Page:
3 Monthly Dividend Stocks For A Growing Income In Retirement

| September 30, 2016 | 0 Comments

grow dividendsSee these three stocks with rock-solid businesses that will deposit a check into your bank account every month and then also give you a payraise every year. If you own any other monthly dividend stocks, consider switching them out with the three Tim Plaehn shares today. 

Income investors are naturally attracted to stocks that pay monthly dividends. Most U.S. based, dividend paying companies send out dividends on a quarterly schedule. For a lot of investors who have completed a working career and now rely on investment income, a monthly dividend check feels more natural. However, some companies take advantage of the appeal of the more frequent dividend schedule and do not work to generate competitive investment returns when compared to their quarterly pay peers. Avoid the trap of buying stocks just because they provide those monthly payments.

However, some companies take advantage of the appeal of the more frequent dividend schedule and do not work to generate competitive investment returns when compared to their quarterly paying peers. Avoid the trap of buying stocks just because they provide those monthly payments.

Over the years, I have completed in depth analysis of hundreds of dividend paying companies. My overall impression of the majority of monthly dividend stocks is that they use the monthly payment hook as a smoke screen to cover less than impressive overall investment results. With so many disappointing returns from monthly dividend stocks, for me to add one to my recommendations list, one of these companies has to demonstrate significantly better investment potential compared to similar companies and stocks that pay quarterly.

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The business development company (BDCs) sector is home to a significant number of monthly dividend payers. Out of the approximately 50 publicly traded BDCs, about one-third pay monthly. This group is a good example of using the more frequent dividend payment schedule to mask sub-par investment performance.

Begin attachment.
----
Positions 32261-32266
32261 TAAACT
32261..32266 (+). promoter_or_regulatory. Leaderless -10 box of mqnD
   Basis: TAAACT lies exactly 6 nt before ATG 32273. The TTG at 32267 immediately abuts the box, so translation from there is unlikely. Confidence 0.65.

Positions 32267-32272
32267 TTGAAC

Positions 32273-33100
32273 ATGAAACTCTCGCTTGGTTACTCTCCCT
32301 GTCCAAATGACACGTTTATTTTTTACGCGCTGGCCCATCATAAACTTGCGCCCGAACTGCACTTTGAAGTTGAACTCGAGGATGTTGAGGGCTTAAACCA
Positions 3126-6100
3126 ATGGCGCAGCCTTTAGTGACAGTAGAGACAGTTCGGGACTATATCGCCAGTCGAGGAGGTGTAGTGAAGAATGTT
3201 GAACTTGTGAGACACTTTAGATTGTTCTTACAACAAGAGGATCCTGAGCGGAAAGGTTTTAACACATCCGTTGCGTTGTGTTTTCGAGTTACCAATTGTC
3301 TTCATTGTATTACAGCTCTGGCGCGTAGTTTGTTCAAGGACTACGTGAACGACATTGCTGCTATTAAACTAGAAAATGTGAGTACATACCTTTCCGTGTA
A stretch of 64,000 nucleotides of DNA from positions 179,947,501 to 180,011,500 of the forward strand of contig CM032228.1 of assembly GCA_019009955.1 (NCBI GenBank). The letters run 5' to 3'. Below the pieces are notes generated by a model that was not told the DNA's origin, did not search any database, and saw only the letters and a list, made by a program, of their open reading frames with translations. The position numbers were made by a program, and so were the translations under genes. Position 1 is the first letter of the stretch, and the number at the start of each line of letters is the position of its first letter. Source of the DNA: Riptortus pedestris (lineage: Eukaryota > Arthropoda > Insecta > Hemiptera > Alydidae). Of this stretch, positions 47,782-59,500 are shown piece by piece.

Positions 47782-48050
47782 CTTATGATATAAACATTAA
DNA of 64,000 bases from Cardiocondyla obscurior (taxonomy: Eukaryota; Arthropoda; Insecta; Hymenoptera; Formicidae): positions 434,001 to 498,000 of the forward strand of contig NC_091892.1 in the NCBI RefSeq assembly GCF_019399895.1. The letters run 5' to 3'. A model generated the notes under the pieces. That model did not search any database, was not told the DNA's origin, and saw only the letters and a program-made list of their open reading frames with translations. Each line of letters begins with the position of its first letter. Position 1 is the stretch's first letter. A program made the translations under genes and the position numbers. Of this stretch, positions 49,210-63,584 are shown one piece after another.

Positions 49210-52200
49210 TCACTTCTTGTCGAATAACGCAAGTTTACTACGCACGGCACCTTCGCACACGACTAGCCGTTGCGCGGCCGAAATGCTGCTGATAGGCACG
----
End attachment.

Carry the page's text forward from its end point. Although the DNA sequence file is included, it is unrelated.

A BDC is a company that provides equity and debt financing to mid-sized corporations. Their clients are businesses not big enough to tap into the public stock and debt markets. BDCs provide a necessary source of small business capital, but they tend to serve higher-risk client companies.

A business development company operates under a special set of tax rules that allows them to not pay corporate income taxes. As with other pass-through business types like real estate investment trusts (REITs) a BDC must pay the majority of its net income out as dividends to share owners. Unfortunately, the tax rules do not allow a BDC to build reserves against loan losses and the riskier nature of a BDC’s investments inevitably leads to loan losses and an erosion of investor equity.

As a result of these factors, the management team of a BDC must develop strategies to counter the unavoidable erosion of investor equity or net asset value (NAV) per share. To be blunt, many BDCs fail to sustain and grow their NAVs. They keep the business going by issuing more shares of stock and taking on more debt and using the capital to make more client investments. This growth strategy of using outside capital can mask the internal asset value erosion – for a while anyway.